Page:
CANCELLED - Navigating Cultural Fault Lines Virtual Working Group | September 23, 2021

Thursday | September 23, 2021

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Navigating Cultural Fault Lines Virtual Working Group
September 23, 2021 | 1:00-2:30PM (ET)

A year of global pandemic, civil unrest and political schisms created unprecedented stress in the US and around the world. As people processed a barrage of conflicting news and opinion, they were isolated from their work environments, where they normally interact with a cross-section of viewpoints. They were left to consume information that felt comfortable and to correspond via Facebook and other channels with like-minded people. Opinions and emotions calcified, creating deep cultural fault lines.
As employees return to in-person work, their beliefs, emotions, stresses, fears, political points of view and pandemic isolation impacts return with them.  Employers must create work environments that ensure engagement, inclusion, productivity and safety.
This working group will examine how companies are navigating these cultural fault lines.  The session will kick off with Cornell expert Lisa Nishii (see bio below) sharing insights on human behavior in intensely partisan environments and what actions help mitigate or conversely magnify the effects (30 minutes).  William J. Conaty Professor and CAHRS Academic Director, Brad Bell, and the Director of Cornell’s Executive Masters in Human Resource Management (EMHRM) Program and former GE HR Executive, Susan Beauregard, will lead CAHRS participants in the sharing of examples of recent experiences/actions, then prioritize the issues to be discussed in future sessions (60 minutes). Potential issues and questions that may be explored include: 

•    Should companies/leaders overtly acknowledge the strongly differing opinions/tensions and attempt to work through them with dialogue — or just say ‘leave it at the door’? Approaches?

•    What new skills do people leaders need in this environment?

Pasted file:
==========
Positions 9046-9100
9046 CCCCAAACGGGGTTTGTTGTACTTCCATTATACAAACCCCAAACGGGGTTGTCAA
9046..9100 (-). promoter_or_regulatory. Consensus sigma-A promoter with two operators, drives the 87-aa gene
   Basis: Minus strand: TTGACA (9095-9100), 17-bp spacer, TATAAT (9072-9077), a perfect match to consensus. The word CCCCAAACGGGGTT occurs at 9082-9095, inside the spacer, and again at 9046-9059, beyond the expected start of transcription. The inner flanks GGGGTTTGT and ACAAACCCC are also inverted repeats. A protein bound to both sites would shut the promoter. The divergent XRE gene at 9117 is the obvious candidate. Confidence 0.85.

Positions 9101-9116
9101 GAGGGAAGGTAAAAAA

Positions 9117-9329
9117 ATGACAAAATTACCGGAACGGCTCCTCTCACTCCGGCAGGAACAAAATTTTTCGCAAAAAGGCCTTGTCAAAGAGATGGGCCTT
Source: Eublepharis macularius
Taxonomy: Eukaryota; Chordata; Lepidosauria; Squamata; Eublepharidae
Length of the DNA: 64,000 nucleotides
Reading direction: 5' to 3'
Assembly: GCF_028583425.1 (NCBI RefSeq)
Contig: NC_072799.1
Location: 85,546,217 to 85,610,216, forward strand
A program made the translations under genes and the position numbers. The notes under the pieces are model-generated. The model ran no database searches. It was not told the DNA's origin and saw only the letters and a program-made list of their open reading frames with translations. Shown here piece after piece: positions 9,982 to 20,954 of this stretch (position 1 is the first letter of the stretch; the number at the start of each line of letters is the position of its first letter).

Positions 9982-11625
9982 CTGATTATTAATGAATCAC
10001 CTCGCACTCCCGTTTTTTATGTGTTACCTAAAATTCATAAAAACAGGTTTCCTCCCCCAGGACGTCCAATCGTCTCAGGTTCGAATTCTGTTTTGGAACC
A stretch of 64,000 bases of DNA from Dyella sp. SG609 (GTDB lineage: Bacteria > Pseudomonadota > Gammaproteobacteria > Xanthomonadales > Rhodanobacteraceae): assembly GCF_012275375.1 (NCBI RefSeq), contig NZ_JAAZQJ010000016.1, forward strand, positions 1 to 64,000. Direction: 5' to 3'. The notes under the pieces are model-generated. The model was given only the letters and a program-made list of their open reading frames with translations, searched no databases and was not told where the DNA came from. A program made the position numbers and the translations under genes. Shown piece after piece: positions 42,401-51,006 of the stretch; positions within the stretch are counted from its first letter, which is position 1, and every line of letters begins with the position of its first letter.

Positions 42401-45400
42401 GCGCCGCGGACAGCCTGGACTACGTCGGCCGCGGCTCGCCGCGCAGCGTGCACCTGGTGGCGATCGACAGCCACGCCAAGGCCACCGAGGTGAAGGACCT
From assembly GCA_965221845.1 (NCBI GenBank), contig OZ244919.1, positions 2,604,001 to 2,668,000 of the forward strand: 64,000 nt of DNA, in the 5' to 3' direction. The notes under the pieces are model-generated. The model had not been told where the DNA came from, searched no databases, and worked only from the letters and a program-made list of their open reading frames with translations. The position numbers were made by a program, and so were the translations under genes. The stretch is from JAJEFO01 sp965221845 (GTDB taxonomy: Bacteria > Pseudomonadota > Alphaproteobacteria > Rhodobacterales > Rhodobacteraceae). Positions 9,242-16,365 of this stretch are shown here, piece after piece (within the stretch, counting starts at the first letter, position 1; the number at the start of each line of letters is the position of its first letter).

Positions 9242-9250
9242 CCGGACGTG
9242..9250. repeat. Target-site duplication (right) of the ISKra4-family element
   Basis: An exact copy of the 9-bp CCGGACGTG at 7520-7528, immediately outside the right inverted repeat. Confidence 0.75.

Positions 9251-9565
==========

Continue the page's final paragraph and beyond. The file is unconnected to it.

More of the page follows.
•    How can we prevent political positions and the cancel culture from creeping adversely into core processes – pay, promotion, selection and hiring?

•    How will conflicting opinions and emotions impact Diversity and Inclusion goals?

•    How can companies balance their rights and obligations with employees’ personal freedom expectations, i.e., employee off-work actions/affiliations, workplace safety requirements?

•    What are the workforce considerations for companies’ public postures on controversial issues, e.g., suspending political donations, declining certain business, supporting climate change initiatives?

•    How can companies engage employees in the merits of their strategies amid negative counter-information?

•    How can a company protect/maintain its own culture/values amid the external storm?

Our virtual working groups are kept small (20-25 participants) to allow for rich discussion and best practice sharing.  Given the limited size of each session, we ask that you only register for a session if you will be able to attend for the duration. We will initially be limiting signups for this session to one person per CAHRS company.  Additional registrants from a company will be waitlisted and added later if there is space remaining.  Our goal is to try to have as broad a representation of CAHRS companies as possible in this first session.